By Greg Carlson
“About the Beer” is a blog series about the vision and design behind our beers, and the techniques we used to bring them to life.
Look, we HAD to brew a wheat beer.
People love them. I love them. They’re great. Had to do it. That’s actually why we’ve actually done two so far (pour one out for The Bees). But we picked the classic German hefeweizen as our go-to wheat beer because they’re a downright fascinating style. They’re traditionally wildly complicated to brew, but also one of the most accessible styles out there, easily enjoyed by newer craft beer drinkers and consummate beer geeks alike.
Also, they’re really good.
When we envisioned Edelstein, our hefeweizen, we mostly aimed for the classic Bavarian profile: Lots of clove and banana in the aroma. Lovely fluffy body. Nice crisp finish. Healthy yet unintimidating haze.
Here’s how we did it:
The grain bill is almost a 50/50 split between German pilsner malt and malted wheat, as is tradition. This gives the beer its signature body, light bready flavor, and haze. We also added a good chunk of melanoidin malt, which gives the beer a tad more of a richer malt flavor. Traditionally, this would be achieved using a decoction mash, but because I am a Weak Modern American Brewer, I lack the equipment necessary to perform this step (for now). Examples of this method can be found performed by the Actual Professionals at breweries such as Notch and Jack's Abby.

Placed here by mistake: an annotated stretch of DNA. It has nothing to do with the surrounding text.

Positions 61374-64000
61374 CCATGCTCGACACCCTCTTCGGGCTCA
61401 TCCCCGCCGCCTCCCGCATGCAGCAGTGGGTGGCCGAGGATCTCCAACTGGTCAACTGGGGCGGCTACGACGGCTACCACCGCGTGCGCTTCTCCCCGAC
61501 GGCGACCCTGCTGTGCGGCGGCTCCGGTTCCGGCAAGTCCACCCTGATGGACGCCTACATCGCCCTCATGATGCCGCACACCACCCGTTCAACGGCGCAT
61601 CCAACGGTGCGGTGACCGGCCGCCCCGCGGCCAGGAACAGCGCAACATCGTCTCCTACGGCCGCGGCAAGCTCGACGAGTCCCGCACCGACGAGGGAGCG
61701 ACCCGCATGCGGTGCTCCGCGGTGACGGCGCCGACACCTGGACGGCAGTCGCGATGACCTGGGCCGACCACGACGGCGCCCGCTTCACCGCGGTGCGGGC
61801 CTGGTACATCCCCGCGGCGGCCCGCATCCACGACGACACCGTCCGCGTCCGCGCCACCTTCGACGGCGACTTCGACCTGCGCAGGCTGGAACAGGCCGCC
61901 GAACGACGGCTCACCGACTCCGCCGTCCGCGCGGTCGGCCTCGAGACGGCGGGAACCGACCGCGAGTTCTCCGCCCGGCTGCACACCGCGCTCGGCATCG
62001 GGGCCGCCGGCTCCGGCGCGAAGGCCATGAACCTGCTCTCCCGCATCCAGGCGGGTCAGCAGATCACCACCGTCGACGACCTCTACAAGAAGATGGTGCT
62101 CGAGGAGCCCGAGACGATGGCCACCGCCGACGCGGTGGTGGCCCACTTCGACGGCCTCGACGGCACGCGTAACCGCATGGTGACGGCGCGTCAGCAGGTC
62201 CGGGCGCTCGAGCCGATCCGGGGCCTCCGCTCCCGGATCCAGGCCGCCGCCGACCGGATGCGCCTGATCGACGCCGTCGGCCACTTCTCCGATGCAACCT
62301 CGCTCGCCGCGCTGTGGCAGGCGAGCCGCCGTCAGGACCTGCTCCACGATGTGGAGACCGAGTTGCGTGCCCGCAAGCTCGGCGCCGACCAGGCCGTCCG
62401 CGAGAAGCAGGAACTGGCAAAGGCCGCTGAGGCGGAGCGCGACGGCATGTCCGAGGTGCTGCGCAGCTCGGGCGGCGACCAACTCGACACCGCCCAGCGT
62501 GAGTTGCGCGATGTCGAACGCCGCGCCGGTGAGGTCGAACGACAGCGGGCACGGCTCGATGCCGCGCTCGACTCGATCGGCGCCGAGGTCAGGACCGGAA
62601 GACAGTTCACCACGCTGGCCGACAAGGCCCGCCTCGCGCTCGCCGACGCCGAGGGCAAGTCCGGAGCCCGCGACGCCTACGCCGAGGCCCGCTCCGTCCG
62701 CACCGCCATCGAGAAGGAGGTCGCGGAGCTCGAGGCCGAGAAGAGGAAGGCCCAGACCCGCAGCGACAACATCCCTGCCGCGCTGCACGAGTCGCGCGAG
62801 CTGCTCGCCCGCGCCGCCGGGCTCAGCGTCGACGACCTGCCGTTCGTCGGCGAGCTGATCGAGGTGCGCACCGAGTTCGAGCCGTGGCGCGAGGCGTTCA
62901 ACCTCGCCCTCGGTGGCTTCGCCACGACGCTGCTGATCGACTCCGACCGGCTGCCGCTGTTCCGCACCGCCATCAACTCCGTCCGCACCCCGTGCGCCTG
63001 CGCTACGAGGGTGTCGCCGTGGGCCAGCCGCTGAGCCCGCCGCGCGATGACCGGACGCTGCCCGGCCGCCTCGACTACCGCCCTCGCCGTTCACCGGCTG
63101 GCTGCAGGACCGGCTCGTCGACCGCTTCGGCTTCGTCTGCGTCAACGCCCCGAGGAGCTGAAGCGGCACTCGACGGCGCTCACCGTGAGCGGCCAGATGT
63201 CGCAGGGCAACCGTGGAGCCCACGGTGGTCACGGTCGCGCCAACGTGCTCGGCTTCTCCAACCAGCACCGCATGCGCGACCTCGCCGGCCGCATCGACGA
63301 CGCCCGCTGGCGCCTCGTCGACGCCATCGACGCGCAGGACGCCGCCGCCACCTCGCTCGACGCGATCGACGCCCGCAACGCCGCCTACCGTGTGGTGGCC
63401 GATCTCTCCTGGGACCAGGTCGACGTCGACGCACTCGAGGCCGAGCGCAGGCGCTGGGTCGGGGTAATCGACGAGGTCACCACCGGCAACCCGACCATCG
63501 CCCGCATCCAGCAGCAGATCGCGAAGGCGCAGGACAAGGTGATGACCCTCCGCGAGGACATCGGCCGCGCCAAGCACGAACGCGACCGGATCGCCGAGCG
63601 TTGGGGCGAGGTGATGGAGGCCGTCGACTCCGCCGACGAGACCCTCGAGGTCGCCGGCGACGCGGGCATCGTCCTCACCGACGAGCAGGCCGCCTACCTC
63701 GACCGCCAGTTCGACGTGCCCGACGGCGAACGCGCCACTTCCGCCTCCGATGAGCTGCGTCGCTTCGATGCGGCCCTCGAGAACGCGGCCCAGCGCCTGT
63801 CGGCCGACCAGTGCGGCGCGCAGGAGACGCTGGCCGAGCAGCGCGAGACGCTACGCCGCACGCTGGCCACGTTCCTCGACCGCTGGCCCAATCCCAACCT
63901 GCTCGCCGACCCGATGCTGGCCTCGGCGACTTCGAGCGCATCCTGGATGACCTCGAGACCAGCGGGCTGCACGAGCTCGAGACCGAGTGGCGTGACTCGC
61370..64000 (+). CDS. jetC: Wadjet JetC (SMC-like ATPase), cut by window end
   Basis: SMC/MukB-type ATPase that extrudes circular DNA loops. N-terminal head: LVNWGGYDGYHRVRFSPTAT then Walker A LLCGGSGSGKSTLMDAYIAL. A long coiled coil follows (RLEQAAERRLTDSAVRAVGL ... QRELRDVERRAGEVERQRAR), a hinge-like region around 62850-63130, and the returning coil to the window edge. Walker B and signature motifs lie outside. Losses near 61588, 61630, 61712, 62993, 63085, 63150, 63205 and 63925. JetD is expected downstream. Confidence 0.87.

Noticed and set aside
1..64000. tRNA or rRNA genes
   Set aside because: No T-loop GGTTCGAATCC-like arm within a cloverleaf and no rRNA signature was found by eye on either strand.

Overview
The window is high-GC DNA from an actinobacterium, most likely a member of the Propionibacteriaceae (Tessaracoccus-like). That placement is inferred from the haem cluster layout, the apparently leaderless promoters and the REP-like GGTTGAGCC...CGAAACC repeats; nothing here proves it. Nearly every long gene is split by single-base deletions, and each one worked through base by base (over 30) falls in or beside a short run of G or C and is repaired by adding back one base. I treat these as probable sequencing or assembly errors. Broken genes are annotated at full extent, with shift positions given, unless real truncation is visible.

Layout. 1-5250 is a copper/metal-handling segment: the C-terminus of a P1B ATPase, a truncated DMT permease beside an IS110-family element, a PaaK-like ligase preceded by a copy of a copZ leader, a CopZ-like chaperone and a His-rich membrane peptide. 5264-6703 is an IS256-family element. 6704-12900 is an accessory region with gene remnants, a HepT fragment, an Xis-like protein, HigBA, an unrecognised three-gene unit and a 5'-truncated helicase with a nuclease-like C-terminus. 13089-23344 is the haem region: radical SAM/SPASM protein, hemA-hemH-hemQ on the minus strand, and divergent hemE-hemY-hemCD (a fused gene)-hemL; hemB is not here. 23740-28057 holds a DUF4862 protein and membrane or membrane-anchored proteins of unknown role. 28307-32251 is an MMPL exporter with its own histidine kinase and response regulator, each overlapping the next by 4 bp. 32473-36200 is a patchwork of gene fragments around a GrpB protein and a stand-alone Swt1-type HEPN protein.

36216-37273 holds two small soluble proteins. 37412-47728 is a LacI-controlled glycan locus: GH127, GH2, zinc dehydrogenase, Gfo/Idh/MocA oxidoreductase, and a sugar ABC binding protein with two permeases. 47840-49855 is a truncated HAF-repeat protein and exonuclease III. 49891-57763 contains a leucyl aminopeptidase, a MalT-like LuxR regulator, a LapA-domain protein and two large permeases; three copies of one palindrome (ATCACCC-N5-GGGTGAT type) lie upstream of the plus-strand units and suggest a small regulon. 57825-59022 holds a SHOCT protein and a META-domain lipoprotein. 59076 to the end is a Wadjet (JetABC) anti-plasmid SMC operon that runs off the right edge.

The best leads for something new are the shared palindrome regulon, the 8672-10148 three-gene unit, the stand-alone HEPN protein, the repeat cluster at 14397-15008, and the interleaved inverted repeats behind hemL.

One more quick note on the grist - it’s 100% locally sourced! The pilsner and melanoidin malts are actually imported from Germany, but via Stone Path Malt in Wareham, and the wheat is the legendary Warthog Wheat from Valley Malt out in Hadley. You’ll find this to be the case in many of our beers - not just because supporting other local businesses is supremely important to us, but because they legitimately offer some of the best grain we’ve ever worked with. I could be brewing in Antarctica and I’d still be ordering from these folks. Put it on a boat and get it down here.
Hefeweizens are typically lightly hopped with German noble hops. But to put our unique spin on it, we gave Edelstein a late dose of Opal, Perle, and Saphir hops - three modern German hops that impart a delicious herbal, floral, and citrus flavor to the beer. These hops are also where Edelstein - German for “gemstone” - gets its name. Edelstein isn’t particularly hop-forward (not trying to get too weird over here), but the hops complement the classic hefeweizen flavors really well.
Finally, the guest of honor: the yeast. We wanted our hefe to have that signature clove and banana aroma, so we used an appropriate hefeweizen yeast. A pseudo-open fermentation and a slight free rise in temp were employed to help bring out more of That Good Stuff.
Want a beer with a lot of flavor and complexity? Hefeweizen. Want something crushable? Hefeweizen. Edelstein is a beer for all people, and you better come drink it because we might drink it all ourselves. Prost!